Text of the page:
T-Mobile (NASDAQ:TMUS) had a pretty great 2017, adding 5.7 million total net customers last year. That total includes 3.6 million net additions in the important postpaid segment, of which 2.8 million were postpaid phone net adds (the rest being other connected devices like tablets).
During the fourth quarter alone, T-Mobile enjoyed 1.9 million total net adds, continuing its string of customer growth as the company poaches customers from its larger rivals. CEO John Legere pointed out that this was the 19th quarter in a row that T-Mobile has added over a million net customers, while 2017 was the fourth year that the company added over 5 million net customers.
Hitting the high end of guidance
T-Mobile exited 2017 with a total of 72.6 million customers. That's pretty impressive considering the fact that the Un-carrier had 55 million customers just three years ago. Perhaps more importantly, those have all been organic customer additions, in contrast to customers added through acquisitions like the 2012 purchase of MetroPCS. That deal added about 9 million customers to T-Mobile's roster. Instead, T-Mobile's additions in recent years have been largely defecting from rivals, as ongoing initiatives continue to resonate with consumers.
Specifically within postpaid customers, T-Mobile was quick to point out that this is the 16th quarter where it has led in branded postpaid phone net adds. The company's guidance had called for full-year branded postpaid net adds of 3.3 million to 3.6 million, so it was able to hit the high end of that forecast.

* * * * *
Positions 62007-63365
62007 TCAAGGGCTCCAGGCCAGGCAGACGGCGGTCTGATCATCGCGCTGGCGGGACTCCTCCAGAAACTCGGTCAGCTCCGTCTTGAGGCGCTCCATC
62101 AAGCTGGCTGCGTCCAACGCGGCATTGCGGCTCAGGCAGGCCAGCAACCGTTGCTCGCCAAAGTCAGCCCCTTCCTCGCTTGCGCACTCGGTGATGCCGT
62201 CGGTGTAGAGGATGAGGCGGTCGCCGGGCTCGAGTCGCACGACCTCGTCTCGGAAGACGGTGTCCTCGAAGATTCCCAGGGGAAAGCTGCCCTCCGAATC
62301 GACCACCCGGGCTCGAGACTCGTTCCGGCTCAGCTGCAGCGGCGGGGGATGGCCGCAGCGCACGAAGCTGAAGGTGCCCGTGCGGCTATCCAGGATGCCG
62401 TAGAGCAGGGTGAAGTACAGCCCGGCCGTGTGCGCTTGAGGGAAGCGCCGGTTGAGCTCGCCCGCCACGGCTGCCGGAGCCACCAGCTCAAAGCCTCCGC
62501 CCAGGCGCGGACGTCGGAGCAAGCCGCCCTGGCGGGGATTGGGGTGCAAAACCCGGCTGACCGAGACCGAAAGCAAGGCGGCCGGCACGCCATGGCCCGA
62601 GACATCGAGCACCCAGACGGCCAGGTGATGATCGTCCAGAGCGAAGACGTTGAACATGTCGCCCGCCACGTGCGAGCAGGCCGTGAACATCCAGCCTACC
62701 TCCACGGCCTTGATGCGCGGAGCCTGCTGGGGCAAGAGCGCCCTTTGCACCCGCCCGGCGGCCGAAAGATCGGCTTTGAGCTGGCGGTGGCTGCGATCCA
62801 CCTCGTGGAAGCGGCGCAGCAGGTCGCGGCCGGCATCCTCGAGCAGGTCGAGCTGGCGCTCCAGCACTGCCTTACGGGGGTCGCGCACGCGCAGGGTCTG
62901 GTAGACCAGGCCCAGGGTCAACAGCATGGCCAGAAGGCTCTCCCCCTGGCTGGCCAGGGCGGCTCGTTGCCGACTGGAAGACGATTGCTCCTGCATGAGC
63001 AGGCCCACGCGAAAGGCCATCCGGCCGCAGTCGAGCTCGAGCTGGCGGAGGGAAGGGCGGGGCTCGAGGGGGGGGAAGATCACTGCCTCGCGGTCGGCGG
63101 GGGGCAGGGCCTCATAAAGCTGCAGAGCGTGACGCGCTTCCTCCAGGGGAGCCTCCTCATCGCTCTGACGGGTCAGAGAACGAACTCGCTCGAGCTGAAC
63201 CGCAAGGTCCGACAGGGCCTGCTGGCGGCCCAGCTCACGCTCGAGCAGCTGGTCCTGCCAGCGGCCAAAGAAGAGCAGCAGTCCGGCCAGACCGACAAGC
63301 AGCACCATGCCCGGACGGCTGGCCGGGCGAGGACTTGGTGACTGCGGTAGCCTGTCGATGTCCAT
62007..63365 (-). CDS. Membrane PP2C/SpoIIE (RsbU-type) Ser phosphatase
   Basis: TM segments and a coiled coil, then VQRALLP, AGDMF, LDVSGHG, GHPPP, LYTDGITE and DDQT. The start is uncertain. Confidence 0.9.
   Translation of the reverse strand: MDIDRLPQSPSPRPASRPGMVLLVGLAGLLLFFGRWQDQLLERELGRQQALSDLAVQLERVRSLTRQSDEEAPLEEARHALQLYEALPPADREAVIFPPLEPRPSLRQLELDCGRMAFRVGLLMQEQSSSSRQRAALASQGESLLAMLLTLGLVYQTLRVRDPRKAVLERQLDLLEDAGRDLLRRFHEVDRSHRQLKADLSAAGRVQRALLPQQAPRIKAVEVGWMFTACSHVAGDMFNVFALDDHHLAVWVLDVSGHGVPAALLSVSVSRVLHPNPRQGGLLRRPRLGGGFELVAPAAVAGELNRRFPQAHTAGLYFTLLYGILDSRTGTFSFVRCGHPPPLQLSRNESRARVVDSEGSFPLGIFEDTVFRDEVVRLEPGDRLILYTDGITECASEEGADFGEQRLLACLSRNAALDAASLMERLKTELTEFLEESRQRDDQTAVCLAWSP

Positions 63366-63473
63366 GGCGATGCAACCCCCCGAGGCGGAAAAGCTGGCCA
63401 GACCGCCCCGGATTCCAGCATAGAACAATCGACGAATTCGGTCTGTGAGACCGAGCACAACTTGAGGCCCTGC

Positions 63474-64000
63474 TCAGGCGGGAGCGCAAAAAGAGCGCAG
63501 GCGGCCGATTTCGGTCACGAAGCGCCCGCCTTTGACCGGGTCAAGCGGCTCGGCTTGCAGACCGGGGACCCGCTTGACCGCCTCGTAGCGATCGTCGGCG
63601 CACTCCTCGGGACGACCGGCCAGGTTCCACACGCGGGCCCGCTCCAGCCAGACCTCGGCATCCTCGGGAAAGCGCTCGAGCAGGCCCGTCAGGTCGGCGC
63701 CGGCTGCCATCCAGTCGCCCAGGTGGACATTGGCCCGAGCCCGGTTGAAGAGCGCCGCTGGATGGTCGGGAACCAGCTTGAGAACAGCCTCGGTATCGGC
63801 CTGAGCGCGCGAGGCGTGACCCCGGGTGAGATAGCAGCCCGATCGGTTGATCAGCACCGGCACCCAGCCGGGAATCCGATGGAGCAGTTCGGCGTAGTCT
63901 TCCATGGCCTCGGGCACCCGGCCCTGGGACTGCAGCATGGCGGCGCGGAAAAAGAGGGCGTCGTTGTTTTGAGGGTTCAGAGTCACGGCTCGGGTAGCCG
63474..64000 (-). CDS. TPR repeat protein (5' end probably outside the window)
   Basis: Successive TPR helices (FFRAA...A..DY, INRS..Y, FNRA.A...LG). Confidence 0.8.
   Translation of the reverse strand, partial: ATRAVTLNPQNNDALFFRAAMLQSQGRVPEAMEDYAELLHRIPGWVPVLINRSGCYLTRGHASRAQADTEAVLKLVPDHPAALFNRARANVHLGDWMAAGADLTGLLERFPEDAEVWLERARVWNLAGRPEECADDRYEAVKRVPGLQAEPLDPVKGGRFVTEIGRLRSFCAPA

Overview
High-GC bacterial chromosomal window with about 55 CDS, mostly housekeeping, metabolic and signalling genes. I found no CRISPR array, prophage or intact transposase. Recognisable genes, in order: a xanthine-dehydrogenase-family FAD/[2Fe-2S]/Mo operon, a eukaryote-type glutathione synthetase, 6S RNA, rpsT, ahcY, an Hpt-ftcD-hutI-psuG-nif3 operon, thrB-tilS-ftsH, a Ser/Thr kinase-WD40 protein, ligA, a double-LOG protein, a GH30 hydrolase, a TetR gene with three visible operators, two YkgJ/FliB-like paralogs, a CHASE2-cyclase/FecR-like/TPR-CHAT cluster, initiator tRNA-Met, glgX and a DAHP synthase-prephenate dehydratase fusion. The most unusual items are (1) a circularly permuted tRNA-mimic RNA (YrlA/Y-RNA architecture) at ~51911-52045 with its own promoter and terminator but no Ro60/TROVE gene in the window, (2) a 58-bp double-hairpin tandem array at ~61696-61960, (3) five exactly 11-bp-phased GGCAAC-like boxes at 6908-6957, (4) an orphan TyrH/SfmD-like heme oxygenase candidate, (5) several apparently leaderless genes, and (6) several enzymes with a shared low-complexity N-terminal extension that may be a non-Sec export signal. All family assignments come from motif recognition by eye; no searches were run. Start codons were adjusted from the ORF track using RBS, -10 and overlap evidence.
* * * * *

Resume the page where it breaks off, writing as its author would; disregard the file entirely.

Churn also improved by about 10 basis points year over year and 5 basis points on a sequential basis, and came in at 1.18% for the fourth quarter.
That was fast
It's been just over a month since T-Mobile officially approved its $1.5 billion share repurchase program, and the carrier has wasted no time whatsoever in buying back its stock. In December, T-Mobile bought back 7 million shares at an average price of $63.34 for a total of $444 million -- nearly a third of the authorization in less than a month.
The number of shares is a drop in the bucket compared to T-Mobile's total 832 million shares outstanding (less than 1%), so shareholders shouldn't expect a whole lot in the way of earnings accretion quite yet, but it should be pretty clear that this is just the beginning of T-Mobile's capital return strategy. Buybacks also provide T-Mobile the luxury of flexibility as opposed to dividends, which income investors expect to pay out consistently over time and ideally with annual increases. Management has full discretion over the timing and amount of share repurchases.
The announcements go to show that T-Mobile decidedly did not need the Sprint merger that officially died last year. The telecom is crushing it going alone.